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Hearthstone: Blizzard’s ‘Class Identity’ has big Problems

In a recent blog post, Blizzard outlined their vision for the nine classes of Hearthstone. Most of it was pretty uncontroversial; Druid should lack board clears, Hunter should struggle to heal and Paladins shouldn’t have much hard removal. But some of the ideas presented seemed to conflict heavily with the established identity and design decisions of existing cards. And others threaten to heavily limit some much-loved class archetypes.



Mage doesn’t struggle with Taunts

First and most obviously is the grave differences between stated class identity and the reality. The best example of this is Mage. Currently, Mage relies on swarming the board with Conjurer’s Calling minions. Grave Horrors being a 50/50 outcome from Mountain Giant means they can create more big taunts than any other class.

You can draw similar inconsistencies with other classes. Hunter is meant to have access to almost no healing and have weak card draw and generation, but current Hunter decks often Dire Frenzy a Vicious Scalehide before drawing them with Master’s Call, giving them access to all three. Paladins deal huge face damage through direct damage Holy Wraths with discounted minions. Shamans generate huge numbers of cards while able to quickly cycle through their decks with Spirit of the Frog. What’s going on?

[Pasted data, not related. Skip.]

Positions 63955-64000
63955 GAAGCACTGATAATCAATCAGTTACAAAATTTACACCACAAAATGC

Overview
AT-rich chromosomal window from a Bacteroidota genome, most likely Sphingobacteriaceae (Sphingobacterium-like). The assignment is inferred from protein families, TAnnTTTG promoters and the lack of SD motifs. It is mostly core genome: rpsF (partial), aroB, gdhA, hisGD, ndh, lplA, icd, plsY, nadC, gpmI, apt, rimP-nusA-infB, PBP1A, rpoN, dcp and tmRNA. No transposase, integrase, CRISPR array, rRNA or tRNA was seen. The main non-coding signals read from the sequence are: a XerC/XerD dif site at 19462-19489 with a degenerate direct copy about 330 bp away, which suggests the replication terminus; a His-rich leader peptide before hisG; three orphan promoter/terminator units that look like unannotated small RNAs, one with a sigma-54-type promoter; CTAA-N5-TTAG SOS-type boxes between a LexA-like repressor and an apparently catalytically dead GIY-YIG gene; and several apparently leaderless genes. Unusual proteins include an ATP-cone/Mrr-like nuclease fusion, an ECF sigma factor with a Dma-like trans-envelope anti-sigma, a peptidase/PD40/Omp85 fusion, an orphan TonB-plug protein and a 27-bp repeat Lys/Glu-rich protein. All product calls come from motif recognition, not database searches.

Just a Wishlist?

One response to this is to suggest that the class identity as described was just a plan for the future, not a way to address the current state of the game. Is this just a guide for future design?

But this argument is hard to buy. The immediate context for this class identity discussion was the rotation of two iconic classic cards. More cards were introduced to match these philosophies. If you accept that these class identities are important, they should make an impact on upcoming balance and design decisions on existing cards. That means looking at Mage’s waves of giant taunts in particular.

Archetype limits

There’s one more key problem with Blizzard’s class identity vision. Some of the limitations and weaknesses would not only limit the archetypes available to classes, but also seem to contradict some of the best-loved decks of the past.

Much-loved old decks break Blizzard’s identity rules

Just look at Warrior. Warrior’s meant to have limitations to card draw and minion swarms. Yet Patron Warrior, one of the best-loved Warrior archetypes, had both in spades. Similarly, the most effective and appreciated control Warlock decks needed multiple significant sources of both Neutral and Class healing to work. And Hunter has become a lot more interesting to play since it got better card draw and generation options.

If Blizzard sticks too rigidly to these new identity definitions, they risk losing what made these decks so fun and defining.

Guidelines, not Rules

While it’s good that Blizzard is exploring what makes class feel compelling, they should not treat them as gospel. But at the same time, they should recognise when existing cards do not feel right for the class. But this should be done on a card-by-card basis if they feel ‘wrong’.

Some, like Holy Wrath, can fit the fantasy of a class even if they don’t fit exactly onto the stated strengths and weaknesses. But others, like Spreading Plague, can feel wrong even if they don’t technically violate identity.


Images courtesy of Blizzard Entertainment via

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